The Michigan Auditor General yesterday released a 72-page audit of the Michigan Economic Growth Authority program, finding that it is poorly administered. MEGA is the state's flagship "jobs" program, granting selective tax breaks and subsidies to particular firms selected to be "winners" by its staff.
The Auditor General's examination focused on reviews conducted by the agency that oversees MEGA. In other words, this was a review conducted to determine whether or not MEGA companies granted selective tax breaks have used proper "job count and salary information." Among the findings:
- About one-third of wages to be paid out by MEGA companies, and reported by them to the state in specific tax credit claims, did not actually meet the requirements laid out to qualify for the MEGA credits.
- Of 15 specific MEGA deals examined by the Auditor General, some 1,229 (26 percent) included "employees and their wages" that may not actually be eligible for tax credits granted. It is possible that 34 percent of the wages reported by companies failed to meet the "criteria to qualify for a tax credit," and that MEGA's parent agency, the Michigan Strategic Fund, "approved $2.6 million in tax credits related to these potentially ineligible employees."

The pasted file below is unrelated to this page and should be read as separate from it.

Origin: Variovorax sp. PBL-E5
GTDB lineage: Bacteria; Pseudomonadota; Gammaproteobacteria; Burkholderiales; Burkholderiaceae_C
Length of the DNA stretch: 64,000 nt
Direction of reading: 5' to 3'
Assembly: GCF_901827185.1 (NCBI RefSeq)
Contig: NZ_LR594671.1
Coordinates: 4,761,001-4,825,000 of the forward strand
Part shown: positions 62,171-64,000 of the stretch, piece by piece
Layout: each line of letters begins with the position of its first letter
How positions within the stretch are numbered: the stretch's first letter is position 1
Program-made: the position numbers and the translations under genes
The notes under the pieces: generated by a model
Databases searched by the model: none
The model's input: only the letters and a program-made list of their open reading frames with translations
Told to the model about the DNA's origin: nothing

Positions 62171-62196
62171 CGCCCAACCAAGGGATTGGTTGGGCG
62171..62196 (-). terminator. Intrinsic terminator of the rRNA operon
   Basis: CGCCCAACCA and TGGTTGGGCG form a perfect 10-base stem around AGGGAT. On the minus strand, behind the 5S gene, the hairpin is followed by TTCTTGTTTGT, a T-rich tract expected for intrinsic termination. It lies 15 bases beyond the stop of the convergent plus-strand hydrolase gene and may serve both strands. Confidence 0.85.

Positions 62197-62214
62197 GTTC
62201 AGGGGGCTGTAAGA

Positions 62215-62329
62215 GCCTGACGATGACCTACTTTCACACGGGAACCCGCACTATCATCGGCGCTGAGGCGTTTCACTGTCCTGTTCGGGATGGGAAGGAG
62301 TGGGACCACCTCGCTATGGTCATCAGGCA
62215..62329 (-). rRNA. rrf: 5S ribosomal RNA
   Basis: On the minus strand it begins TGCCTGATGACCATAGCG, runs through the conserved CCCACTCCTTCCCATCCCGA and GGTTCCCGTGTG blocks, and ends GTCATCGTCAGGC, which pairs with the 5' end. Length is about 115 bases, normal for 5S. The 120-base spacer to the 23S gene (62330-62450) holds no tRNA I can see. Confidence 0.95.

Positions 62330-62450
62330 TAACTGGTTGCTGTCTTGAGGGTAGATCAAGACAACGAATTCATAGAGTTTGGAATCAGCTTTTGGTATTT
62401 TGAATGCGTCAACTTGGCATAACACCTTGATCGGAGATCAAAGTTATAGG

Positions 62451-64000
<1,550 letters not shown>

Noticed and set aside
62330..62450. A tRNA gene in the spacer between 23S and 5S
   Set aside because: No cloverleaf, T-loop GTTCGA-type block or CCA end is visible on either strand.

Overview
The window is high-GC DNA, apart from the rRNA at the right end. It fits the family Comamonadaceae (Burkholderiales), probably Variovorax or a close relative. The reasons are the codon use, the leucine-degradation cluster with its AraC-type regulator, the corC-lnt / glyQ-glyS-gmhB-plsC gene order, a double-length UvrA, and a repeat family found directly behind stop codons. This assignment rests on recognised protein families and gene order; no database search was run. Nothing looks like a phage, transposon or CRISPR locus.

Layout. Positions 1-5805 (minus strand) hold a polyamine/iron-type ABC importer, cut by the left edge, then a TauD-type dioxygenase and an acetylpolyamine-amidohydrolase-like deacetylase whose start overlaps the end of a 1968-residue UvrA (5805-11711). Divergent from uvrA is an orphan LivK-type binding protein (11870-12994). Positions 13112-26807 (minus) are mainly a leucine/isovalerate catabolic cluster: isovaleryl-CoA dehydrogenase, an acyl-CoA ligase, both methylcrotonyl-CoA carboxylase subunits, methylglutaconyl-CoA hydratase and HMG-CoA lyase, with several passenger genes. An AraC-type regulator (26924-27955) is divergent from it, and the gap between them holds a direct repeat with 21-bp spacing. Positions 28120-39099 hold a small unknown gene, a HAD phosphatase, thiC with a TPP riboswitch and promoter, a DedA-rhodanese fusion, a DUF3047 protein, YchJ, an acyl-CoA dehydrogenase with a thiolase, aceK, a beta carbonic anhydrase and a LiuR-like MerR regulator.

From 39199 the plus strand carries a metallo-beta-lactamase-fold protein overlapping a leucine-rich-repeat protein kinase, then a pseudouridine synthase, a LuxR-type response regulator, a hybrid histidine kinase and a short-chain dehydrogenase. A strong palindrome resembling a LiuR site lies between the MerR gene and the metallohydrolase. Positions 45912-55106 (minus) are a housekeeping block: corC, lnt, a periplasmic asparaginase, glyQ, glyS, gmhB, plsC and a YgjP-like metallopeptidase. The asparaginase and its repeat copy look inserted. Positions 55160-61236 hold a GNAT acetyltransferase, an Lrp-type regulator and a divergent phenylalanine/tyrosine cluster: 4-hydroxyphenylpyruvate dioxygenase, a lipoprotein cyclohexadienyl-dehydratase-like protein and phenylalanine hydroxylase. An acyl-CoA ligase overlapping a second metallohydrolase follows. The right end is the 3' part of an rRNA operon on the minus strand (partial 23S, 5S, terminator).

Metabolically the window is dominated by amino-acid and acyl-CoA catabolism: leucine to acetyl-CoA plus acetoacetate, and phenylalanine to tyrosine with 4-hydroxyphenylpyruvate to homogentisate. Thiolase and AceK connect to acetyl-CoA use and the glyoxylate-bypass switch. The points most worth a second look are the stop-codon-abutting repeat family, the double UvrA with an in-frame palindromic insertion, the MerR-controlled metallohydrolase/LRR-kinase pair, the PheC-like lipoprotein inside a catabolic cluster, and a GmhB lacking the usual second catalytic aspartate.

In a 2005 report documenting the program's ineffectiveness in improving Michigan's failing economy, the Mackinac Center called for an Auditor General review of MEGA. Accepting this recommendation immediately potentially could have saved the state millions of dollars in foregone revenue.
Our report read in part: "The state could consider conducting regular, expanded audits of MEGA's direct job counts. Such oversight might not only clarify the success and failure the authority has achieved, but could encourage more efficient accounting procedures at the authority."
Two subsequent studies (one by the Mackinac Center in 2009) have confirmed our original finding of program ineffectiveness, and a third found that MEGA had produced a negligible number of jobs in its 15-year history, when compared to all the resources and energy it consumed and the magnitude of the state's decline in overall employment.
Perhaps in response to these criticisms, in recent years, MEGA and its parent agencies have become increasingly secretive and less transparent.